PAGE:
Vladivostok: Typ. of Sushchinsky & Co., 1902. Item #1193
, 46 pp. Octavo. With a folding lithographed plate and a folding lithographed map at rear. Original publisher’s gray printed wrappers. Wrappers with very minor chipping on extremities, otherwise a very good copy.
First and only edition. Very Rare Russian Vladivostok imprint with only two paper copies found in Worldcat. The author was Andrey Tsererin, a student of a recently founded Vladivostok Eastern Institute (est. 1899, modern name is the Far-Eastern Federal University). Tsererin was sent by the University to the Heilongjiang province or Chinese Manchuria “for practical studies of Chinese language and a better acquaintance with the manners and customs of Chinese people” (p. 1). Tsererin spent several weeks in the summer of 1901 in China, which was during the active phase of the Boxer Rebellion (Nov. 1899 – Sep. 1901). The Heilongjiang province at the time was almost completely occupied by the Russian troops, which continued to fight guerilla groups of Boxers and “Hunkhuzy” (Honghuzi bandits). Tsererin mostly stayed in Bayan Town and travelled around under the protection of Russian cossacks or army detachments. He spent several days in the nearby Catholic mission run by “père Monnier,” and visited the cities of “Bei-tu-an-lin-tsi” (likely, Suihua) and Heilongjiang (Harbin).
The brochure is based on Tsererin’s impressions, intelligence from “père Monnier” and several Chinese manuscripts which he bought in Harbin. The author describes the history, geography and modern state of the province (with a special chapter on the Boxer rebellion and the Honghuzi bandits), population, Russian settlers, the spread of Christianity, agriculture, opium production and consumption; there is a detailed description of making hanshin or baijiu (traditional Chinese strong alcoholic beverage). The account was published as an offprint from the “Izvestiya Vostochnogo Instituta” (vol. 3, part III, Vladivostok, 1902). The lithographed map marks the main towns, rivers, roads and mountains of the northern Heilongjiang province between Songhua and Hulan Rivers. The lithographed plate shows a draught of the apparatus used for making the baijiu alcoholic beverage. Overall an interesting rare brochure about Chinese Manchuria under the Russian occupation during the Boxer Rebellion.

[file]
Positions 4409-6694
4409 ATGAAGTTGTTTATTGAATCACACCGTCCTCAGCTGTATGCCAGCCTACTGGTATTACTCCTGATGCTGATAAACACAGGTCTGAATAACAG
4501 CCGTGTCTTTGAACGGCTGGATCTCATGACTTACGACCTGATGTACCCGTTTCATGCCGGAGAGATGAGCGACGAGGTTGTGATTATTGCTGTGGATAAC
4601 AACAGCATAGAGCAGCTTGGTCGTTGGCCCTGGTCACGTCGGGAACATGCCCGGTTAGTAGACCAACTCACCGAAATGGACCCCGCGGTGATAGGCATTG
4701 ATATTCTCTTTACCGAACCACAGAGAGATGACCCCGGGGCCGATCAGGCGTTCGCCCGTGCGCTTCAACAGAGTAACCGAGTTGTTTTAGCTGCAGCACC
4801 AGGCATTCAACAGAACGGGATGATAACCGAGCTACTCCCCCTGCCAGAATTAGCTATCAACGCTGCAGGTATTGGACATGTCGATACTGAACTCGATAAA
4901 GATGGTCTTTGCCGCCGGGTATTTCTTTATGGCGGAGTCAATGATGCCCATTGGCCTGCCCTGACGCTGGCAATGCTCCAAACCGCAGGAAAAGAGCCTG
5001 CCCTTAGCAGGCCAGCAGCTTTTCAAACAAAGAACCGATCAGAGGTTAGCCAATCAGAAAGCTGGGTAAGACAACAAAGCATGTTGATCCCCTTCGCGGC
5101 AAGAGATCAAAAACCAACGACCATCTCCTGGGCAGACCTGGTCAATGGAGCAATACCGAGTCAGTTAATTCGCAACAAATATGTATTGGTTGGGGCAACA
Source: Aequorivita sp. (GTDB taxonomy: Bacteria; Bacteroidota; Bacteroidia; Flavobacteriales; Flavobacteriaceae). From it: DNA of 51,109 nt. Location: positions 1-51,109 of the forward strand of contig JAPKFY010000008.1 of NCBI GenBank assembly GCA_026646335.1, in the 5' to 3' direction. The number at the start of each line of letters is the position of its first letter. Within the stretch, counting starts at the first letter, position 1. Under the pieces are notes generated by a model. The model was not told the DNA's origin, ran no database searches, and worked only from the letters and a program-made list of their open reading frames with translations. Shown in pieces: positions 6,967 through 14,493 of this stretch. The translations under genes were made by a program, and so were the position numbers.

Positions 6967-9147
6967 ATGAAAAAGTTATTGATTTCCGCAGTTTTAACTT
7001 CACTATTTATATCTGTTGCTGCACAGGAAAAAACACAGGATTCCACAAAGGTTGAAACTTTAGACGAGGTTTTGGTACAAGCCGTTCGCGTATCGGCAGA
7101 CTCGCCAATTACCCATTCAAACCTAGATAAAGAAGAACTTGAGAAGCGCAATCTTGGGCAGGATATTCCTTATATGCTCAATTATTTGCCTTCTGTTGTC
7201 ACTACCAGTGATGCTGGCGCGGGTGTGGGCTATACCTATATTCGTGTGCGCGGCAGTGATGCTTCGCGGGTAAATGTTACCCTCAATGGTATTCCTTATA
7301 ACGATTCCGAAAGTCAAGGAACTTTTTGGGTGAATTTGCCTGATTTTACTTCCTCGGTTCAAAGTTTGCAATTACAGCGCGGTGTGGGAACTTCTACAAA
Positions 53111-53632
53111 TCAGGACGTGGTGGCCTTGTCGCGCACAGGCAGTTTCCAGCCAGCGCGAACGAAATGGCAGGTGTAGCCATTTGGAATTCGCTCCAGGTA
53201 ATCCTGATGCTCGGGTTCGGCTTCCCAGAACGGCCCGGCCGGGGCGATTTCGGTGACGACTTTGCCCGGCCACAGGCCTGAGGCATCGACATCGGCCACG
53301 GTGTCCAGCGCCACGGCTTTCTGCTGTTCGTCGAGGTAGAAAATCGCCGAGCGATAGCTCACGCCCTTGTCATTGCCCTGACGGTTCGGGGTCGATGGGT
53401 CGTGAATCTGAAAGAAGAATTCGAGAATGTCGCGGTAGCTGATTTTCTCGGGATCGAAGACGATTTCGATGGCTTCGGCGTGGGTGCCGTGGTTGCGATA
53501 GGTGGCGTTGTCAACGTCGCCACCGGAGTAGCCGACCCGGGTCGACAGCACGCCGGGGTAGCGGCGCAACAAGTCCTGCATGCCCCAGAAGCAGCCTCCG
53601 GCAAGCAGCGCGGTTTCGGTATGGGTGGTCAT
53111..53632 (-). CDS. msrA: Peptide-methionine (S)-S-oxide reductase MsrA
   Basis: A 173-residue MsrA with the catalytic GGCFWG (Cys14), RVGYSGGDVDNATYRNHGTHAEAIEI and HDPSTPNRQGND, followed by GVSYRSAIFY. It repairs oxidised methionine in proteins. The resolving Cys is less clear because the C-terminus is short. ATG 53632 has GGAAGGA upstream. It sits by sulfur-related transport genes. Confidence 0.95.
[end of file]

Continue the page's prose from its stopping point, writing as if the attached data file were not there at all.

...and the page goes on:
Andrey Tsererin graduated from the Penza seminary and was a student of the Vladivostok Eastern University in 1900-1905 (Izvestiya Vostochnogo Instituta, Vol. 2, part I, 1900, p. 51; “Izvestiya Vostochnogo Instituta” (Nachalo XX veka): Iz Fondov Bibliotek Vladivostoka: Bibliograficheskiy Ukazatel. Vladivostok, 2014, p. 159).